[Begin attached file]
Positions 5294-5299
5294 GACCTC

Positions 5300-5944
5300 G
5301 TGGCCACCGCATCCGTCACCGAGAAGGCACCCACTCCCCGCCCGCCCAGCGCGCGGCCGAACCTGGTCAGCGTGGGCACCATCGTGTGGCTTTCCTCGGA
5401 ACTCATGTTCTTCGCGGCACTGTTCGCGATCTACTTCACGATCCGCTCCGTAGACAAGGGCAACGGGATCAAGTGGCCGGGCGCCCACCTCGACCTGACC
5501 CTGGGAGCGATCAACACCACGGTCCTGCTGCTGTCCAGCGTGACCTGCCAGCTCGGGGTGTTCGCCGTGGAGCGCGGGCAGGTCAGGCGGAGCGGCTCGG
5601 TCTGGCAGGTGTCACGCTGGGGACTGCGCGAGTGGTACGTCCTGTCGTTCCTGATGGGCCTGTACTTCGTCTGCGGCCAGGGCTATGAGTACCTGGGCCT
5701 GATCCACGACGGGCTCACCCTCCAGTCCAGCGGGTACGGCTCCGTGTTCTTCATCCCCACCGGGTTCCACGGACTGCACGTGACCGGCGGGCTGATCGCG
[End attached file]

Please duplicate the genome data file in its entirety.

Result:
Positions 5294-5299
5294 GACCTC

Positions 5300-5944
5300 G
5301 TGGCCACCGCATCCGTCACCGAGAAGGCACCCACTCCCCGCCCGCCCAGCGCGCGGCCGAACCTGGTCAGCGTGGGCACCATCGTGTGGCTTTCCTCGGA
5401 ACTCATGTTCTTCGCGGCACTGTTCGCGATCTACTTCACGATCCGCTCCGTAGACAAGGGCAACGGGATCAAGTGGCCGGGCGCCCACCTCGACCTGACC
5501 CTGGGAGCGATCAACACCACGGTCCTGCTGCTGTCCAGCGTGACCTGCCAGCTCGGGGTGTTCGCCGTGGAGCGCGGGCAGGTCAGGCGGAGCGGCTCGG
5601 TCTGGCAGGTGTCACGCTGGGGACTGCGCGAGTGGTACGTCCTGTCGTTCCTGATGGGCCTGTACTTCGTCTGCGGCCAGGGCTATGAGTACCTGGGCCT
5701 GATCCACGACGGGCTCACCCTCCAGTCCAGCGGGTACGGCTCCGTGTTCTTCATCCCCACCGGGTTCCACGGACTGCACGTGACCGGCGGGCTGATCGCG